Herman van Rompuy: Far from being in terminal decline, Europe's best days lie ahead

Let's look at the way the world is changing. Shakespeare encapsulated it in this beautiful phrase: "There is a tide in the affairs of men". We live in the midst of historical currents. On the geopolitical ocean, one must know the tides in order to steer a course, to change direction, to bring one's ship safely back to port. In the ports of Bruges and Zeebrugge, this ancient wisdom of the seafarers still holds true. Now what is happening to the tides?

The last few weeks and months, certain signs of long-term changes came to the surface. The results and dealings of the UN Climate Summit in Copenhagen last December constituted one such sign. Europe was waiting in the corridor, while the US and China struck a deal. At least that was the perception.

A second such sign were the recent forecasts for economic growth of China, India, the US and Europe in 2010.

A third sign was the announcement of President Obama, in late January, that he would stop the Nasa programme to go to the moon. These signs are adding up to a bleak mood in some circles. Some talk of a "decline of the West". They compare it to the "rise of the rest", comprising of China, India, Brazil and the rest. It is sunset versus sunrise. Others think that it is only Europe facing trouble. They warn of a "G2" taking power at the global level, meaning the US and China, thus leaving Europe and other actors out.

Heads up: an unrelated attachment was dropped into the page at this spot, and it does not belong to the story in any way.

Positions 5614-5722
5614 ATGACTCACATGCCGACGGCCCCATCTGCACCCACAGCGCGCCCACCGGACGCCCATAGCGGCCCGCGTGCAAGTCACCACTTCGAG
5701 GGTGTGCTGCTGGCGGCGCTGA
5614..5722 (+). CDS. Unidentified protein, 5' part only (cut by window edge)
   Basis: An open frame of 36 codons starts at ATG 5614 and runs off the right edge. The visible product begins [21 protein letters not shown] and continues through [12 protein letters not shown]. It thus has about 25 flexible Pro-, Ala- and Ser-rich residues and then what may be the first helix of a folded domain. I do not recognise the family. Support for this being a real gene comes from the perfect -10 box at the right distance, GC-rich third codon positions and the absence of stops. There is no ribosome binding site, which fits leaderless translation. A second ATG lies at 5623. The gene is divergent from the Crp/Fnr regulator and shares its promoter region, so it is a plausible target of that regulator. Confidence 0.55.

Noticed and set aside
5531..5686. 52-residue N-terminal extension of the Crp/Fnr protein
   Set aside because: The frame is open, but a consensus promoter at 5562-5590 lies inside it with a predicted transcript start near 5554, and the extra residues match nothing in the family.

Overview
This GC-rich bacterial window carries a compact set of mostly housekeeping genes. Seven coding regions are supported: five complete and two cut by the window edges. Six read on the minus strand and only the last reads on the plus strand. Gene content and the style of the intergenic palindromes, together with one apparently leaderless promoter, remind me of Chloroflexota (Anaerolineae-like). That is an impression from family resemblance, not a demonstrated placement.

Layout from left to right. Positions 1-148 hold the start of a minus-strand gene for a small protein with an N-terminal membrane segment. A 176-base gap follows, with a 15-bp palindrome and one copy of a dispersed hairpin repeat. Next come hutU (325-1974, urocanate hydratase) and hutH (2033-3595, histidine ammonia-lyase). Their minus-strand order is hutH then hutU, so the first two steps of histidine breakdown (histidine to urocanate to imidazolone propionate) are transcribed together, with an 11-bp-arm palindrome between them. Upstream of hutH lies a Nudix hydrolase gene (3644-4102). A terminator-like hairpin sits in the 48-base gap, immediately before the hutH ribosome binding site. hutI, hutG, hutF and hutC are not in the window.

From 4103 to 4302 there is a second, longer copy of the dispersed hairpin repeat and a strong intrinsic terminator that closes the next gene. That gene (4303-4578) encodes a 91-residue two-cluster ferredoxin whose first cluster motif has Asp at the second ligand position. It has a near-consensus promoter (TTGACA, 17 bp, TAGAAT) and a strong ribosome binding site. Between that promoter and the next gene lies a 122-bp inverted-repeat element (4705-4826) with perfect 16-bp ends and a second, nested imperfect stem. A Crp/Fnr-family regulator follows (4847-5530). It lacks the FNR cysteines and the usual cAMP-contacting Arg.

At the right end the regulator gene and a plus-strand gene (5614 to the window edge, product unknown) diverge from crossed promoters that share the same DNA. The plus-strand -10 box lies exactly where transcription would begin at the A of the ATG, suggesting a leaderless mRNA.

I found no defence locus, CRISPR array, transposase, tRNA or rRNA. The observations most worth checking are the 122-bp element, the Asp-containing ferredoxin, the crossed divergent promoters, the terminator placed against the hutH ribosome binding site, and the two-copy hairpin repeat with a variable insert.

Let me say straight away that I consider these conclusions very exaggerated. Both statements are wrong. There is no "G2". And since the fall of communism, Europe has been the most stable region in the world. Recently we proved that we are able to cope with the unprecedented financial crisis. We have avoided a repetition of the errors of the 1930s. Within a year, and in striking contrast to 70 years ago, we are back on the track to positive economic growth.

Our relationship with the United States is very strong. The transatlantic link remains by far the strongest relationship in world affairs, both economically and politically. In my view the "declinist" mood reflects the (somewhat belated) public perception that a new game is taking place. We witness the end of one phase of globalisation and the beginning of a new one.

Taken from a speech by the President of the European Council to the Collège d'Europe in Bruges last week